Taiwan unlikely to come off US currency watch list: central bank

08-Apr-2017 Intellasia | China Post | 6:00 AM Print This Post

Taiwan is unlikely to be taken off the US currency watch list in that country’s mid-April foreign exchange market report despite local media speculation, a top central bank official said Thursday.

In light of US President Trump’s comments in March that suggested China could be getting off the list, Taiwanese legislators have voiced concerns regarding the R.O.C.’s own status on the list.

Local media quoted unnamed financial officials as saying that Taiwan could be taken off the list as it does not meet all of the criteria that govern whether a country is labeled a currency manipulator as defined by the US Treasury: a significant bilateral trade surplus with the US larger than $20 billion, a material current account surplus above 3 percent of gross domestic product and persistent-one-sided intervention in the currency market.

Such intervention is defined as net foreign exchange purchases exceeding 2 percent of a country’s GDP over the past 12 months. As Taiwan’s foreign-exchange reserves increased only $8.17 billion in 2016 – considerably lower than the 2 percent GDP mark (roughly $10.6 billion) – it does not meet the criteria, local media quoted financial officials as saying.

However, Harry Yen (???), director-general of the Central Bank of the Republic of China’s foreign exchange department, said that a country only needed to meet one of the criteria to be placed on the list.

Countries are officially labeled currency manipulators when they meet all three criteria, he said.

To be removed from the watch list, Yen said, a country must only meet one of the three criteria two times in a row in the US foreign exchange market report, which is released in October and April of every year.

Taiwan met two of the three criteria in the US foreign exchange market report last October, so it will not be off the watch list even if meets only one criterion in this year’s report, he said.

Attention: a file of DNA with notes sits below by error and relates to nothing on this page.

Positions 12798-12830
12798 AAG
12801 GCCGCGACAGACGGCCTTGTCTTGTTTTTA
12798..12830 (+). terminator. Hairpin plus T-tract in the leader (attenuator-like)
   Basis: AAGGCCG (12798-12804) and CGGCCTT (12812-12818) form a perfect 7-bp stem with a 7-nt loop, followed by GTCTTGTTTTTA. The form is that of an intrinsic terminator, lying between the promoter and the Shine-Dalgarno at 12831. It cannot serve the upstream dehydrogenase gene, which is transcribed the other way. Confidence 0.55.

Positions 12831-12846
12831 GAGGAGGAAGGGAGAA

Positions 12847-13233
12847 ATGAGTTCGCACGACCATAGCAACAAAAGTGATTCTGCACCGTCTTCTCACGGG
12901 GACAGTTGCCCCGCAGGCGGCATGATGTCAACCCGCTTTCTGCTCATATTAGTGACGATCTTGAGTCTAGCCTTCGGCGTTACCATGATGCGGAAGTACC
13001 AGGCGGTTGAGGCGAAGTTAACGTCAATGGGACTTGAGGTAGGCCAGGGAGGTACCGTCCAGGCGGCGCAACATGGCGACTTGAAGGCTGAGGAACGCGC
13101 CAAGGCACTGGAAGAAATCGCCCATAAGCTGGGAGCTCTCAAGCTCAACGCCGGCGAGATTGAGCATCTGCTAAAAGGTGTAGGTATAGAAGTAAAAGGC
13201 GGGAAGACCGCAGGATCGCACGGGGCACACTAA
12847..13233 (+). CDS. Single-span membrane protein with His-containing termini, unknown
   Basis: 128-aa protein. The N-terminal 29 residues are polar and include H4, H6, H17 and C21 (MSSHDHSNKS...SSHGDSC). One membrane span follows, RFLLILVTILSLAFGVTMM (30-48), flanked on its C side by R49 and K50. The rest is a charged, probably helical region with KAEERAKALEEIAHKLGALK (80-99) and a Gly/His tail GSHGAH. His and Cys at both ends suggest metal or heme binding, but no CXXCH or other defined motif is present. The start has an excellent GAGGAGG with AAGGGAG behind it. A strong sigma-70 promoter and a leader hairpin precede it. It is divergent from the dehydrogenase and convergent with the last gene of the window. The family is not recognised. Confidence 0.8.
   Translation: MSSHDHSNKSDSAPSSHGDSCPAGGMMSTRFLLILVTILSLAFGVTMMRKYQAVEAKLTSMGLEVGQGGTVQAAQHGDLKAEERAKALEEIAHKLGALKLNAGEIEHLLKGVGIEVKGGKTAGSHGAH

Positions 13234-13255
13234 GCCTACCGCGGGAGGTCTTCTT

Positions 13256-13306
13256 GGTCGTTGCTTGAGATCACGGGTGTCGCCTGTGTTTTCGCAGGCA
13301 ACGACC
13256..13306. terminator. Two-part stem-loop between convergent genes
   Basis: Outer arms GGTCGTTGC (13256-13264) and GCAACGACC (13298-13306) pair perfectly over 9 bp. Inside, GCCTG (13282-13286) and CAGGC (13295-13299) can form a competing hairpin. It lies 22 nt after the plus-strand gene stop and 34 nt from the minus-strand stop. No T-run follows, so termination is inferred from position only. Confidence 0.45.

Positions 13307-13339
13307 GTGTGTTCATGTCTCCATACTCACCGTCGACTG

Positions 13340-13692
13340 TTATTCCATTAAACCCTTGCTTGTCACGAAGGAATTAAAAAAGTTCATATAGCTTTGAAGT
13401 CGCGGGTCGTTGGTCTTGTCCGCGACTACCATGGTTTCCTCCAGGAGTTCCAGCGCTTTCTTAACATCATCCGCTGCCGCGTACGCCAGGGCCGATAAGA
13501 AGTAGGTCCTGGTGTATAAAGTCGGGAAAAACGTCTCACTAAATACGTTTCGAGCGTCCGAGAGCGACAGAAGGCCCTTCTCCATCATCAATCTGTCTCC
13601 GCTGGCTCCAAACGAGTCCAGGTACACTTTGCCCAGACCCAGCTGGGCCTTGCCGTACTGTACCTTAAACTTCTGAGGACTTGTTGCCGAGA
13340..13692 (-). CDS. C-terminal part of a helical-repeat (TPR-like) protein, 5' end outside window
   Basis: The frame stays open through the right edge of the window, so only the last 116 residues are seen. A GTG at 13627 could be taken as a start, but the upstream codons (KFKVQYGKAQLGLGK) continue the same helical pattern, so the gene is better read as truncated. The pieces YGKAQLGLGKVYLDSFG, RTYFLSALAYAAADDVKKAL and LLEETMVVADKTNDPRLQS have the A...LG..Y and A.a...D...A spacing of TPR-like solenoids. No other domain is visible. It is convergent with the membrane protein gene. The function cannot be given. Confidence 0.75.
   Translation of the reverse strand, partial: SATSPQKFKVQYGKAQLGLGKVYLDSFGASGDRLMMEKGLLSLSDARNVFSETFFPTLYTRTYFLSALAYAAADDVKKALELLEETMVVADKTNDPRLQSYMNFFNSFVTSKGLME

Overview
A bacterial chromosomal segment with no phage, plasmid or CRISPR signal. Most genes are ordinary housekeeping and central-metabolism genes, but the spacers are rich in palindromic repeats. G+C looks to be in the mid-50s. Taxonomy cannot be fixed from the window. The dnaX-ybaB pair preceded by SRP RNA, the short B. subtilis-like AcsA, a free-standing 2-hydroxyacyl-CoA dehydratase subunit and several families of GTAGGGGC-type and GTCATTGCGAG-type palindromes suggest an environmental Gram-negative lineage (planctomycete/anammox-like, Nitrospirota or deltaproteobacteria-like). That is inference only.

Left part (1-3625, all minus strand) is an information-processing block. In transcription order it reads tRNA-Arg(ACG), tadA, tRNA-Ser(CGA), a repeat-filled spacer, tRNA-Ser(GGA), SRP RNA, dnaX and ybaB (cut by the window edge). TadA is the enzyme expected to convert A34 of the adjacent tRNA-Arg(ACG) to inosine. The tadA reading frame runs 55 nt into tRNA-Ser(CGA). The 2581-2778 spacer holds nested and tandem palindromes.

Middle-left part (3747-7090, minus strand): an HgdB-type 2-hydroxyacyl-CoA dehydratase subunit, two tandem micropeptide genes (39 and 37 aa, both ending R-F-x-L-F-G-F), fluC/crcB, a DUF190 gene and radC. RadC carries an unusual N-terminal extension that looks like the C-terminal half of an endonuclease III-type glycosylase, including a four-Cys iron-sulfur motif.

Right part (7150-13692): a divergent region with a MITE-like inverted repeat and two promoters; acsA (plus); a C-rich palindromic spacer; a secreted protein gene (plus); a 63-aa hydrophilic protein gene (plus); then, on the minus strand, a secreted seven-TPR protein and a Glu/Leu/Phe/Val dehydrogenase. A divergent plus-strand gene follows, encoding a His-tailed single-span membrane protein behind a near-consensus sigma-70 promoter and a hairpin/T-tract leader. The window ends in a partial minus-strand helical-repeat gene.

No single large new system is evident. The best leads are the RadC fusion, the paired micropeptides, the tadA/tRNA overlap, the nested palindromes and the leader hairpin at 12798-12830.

Taiwan was put on the US currency watch list when it was inaugurated in 2016, alongside China, Japan, South Korea, Germany and Switzerland.

Taiwan was put on the list for having an account surplus of above 3 percent of GDP and intervening in the currency market.

The Fates of Taiwan and China Intertwined

According to central bank deputy governor Yang Chin-long (???), mainland China, like Taiwan, currently meets only one of the three criteria for currency manipulation.

This is why many international media outlets are speculating that China could be removed from the list. If China is to be removed, as central bank Governor Perng Fai-nan (???) previously suggested it might during a parliamentary session, then, “if the US does not change its three criteria, Taiwan will also not be labeled.”

All eyes are now on the Trump-Xi meeting taking place this Thursday and Friday US time, as discussions that take place during the summit could affect whether Taiwan and other countries are listed as currency manipulators, according to foreign reports quoting a senior South Korean official.

Political experts have been quoted as saying that the Trump administration may consider changes to the criteria to

deter future manipulations,

with Reuters reporting that the most logical option, according to policy experts, “would be to lengthen the time period for reviewing currency market interventions from 12 months to several years.”

This would capture more of China’s past interventions, but as the South Korean official reportedly said, would also “likely lead to manipulator designations for South Korea, Taiwan and possibly other countries.”

What Happens to Manipulators?

Under a law passed in 2015, countries designated currency manipulators go through a year of negotiations with the United States to try and resolve the issues, The Associated Press reported.

Only if these talks fail, the report continued, would the US impose sanctions, such as suspending funding programmes, to punish manipulators.

It has reportedly been more than a decade since any country has received the currency manipulator designation from the United States.

Taiwan was designated a currency manipulator in 1988, while Beijing was the last recipient of the designation in 1994.

http://www.chinapost.com.tw/taiwan/business/2017/04/07/495101/Taiwan-unlikely.htm

 


Category: Taiwan

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